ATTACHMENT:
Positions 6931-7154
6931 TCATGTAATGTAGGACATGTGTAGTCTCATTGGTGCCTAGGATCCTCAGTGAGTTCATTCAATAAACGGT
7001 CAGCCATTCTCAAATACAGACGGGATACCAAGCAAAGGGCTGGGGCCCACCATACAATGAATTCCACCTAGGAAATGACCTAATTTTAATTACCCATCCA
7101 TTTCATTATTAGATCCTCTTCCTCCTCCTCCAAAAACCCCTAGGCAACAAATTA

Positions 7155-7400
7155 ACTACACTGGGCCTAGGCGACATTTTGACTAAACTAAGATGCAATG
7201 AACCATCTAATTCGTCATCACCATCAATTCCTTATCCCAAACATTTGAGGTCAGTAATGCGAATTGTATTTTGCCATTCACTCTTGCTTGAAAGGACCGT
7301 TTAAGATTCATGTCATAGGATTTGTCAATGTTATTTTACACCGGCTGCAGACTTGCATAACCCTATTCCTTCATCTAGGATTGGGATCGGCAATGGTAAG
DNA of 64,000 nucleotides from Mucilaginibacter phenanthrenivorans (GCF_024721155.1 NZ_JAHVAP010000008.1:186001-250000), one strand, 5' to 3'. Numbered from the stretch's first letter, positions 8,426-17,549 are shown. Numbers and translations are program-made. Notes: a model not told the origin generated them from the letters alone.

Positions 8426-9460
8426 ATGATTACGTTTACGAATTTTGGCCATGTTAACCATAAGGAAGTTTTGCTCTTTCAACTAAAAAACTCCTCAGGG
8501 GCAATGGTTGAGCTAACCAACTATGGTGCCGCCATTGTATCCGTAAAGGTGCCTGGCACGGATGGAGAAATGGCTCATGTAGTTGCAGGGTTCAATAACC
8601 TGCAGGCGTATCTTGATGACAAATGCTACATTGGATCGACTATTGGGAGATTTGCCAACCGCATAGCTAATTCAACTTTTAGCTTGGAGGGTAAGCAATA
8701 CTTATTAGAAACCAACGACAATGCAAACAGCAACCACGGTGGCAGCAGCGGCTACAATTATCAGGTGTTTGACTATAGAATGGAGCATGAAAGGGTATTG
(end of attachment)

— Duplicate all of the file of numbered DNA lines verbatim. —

Positions 6931-7154
6931 TCATGTAATGTAGGACATGTGTAGTCTCATTGGTGCCTAGGATCCTCAGTGAGTTCATTCAATAAACGGT
7001 CAGCCATTCTCAAATACAGACGGGATACCAAGCAAAGGGCTGGGGCCCACCATACAATGAATTCCACCTAGGAAATGACCTAATTTTAATTACCCATCCA
7101 TTTCATTATTAGATCCTCTTCCTCCTCCTCCAAAAACCCCTAGGCAACAAATTA

Positions 7155-7400
7155 ACTACACTGGGCCTAGGCGACATTTTGACTAAACTAAGATGCAATG
7201 AACCATCTAATTCGTCATCACCATCAATTCCTTATCCCAAACATTTGAGGTCAGTAATGCGAATTGTATTTTGCCATTCACTCTTGCTTGAAAGGACCGT
7301 TTAAGATTCATGTCATAGGATTTGTCAATGTTATTTTACACCGGCTGCAGACTTGCATAACCCTATTCCTTCATCTAGGATTGGGATCGGCAATGGTAAG
DNA of 64,000 nucleotides from Mucilaginibacter phenanthrenivorans (GCF_024721155.1 NZ_JAHVAP010000008.1:186001-250000), one strand, 5' to 3'. Numbered from the stretch's first letter, positions 8,426-17,549 are shown. Numbers and translations are program-made. Notes: a model not told the origin generated them from the letters alone.

Positions 8426-9460
8426 ATGATTACGTTTACGAATTTTGGCCATGTTAACCATAAGGAAGTTTTGCTCTTTCAACTAAAAAACTCCTCAGGG
8501 GCAATGGTTGAGCTAACCAACTATGGTGCCGCCATTGTATCCGTAAAGGTGCCTGGCACGGATGGAGAAATGGCTCATGTAGTTGCAGGGTTCAATAACC
8601 TGCAGGCGTATCTTGATGACAAATGCTACATTGGATCGACTATTGGGAGATTTGCCAACCGCATAGCTAATTCAACTTTTAGCTTGGAGGGTAAGCAATA
8701 CTTATTAGAAACCAACGACAATGCAAACAGCAACCACGGTGGCAGCAGCGGCTACAATTATCAGGTGTTTGACTATAGAATGGAGCATGAAAGGGTATTG